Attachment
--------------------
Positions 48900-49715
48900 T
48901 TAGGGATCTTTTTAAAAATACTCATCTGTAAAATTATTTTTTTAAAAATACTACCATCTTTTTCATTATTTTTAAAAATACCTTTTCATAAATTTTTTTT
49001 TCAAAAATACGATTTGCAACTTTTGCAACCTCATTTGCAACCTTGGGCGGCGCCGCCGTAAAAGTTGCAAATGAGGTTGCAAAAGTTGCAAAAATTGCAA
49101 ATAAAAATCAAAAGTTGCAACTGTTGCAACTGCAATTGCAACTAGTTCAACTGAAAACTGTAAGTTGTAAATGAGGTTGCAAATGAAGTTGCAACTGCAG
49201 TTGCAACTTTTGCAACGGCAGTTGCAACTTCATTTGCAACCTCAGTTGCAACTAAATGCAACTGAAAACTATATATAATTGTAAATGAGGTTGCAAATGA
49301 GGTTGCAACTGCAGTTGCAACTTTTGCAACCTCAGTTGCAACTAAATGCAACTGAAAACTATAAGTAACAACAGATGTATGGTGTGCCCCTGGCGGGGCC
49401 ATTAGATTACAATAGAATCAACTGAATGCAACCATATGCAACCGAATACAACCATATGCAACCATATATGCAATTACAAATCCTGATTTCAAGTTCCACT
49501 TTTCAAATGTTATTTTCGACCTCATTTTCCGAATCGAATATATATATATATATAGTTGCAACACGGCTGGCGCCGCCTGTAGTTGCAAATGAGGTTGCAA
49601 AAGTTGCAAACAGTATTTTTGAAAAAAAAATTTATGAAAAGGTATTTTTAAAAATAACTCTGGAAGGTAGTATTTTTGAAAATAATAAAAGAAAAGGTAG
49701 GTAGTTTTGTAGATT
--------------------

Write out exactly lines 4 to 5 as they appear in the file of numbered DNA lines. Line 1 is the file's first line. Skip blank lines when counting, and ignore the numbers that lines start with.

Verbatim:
49001 TCAAAAATACGATTTGCAACTTTTGCAACCTCATTTGCAACCTTGGGCGGCGCCGCCGTAAAAGTTGCAAATGAGGTTGCAAAAGTTGCAAAAATTGCAA
49101 ATAAAAATCAAAAGTTGCAACTGTTGCAACTGCAATTGCAACTAGTTCAACTGAAAACTGTAAGTTGTAAATGAGGTTGCAAATGAAGTTGCAACTGCAG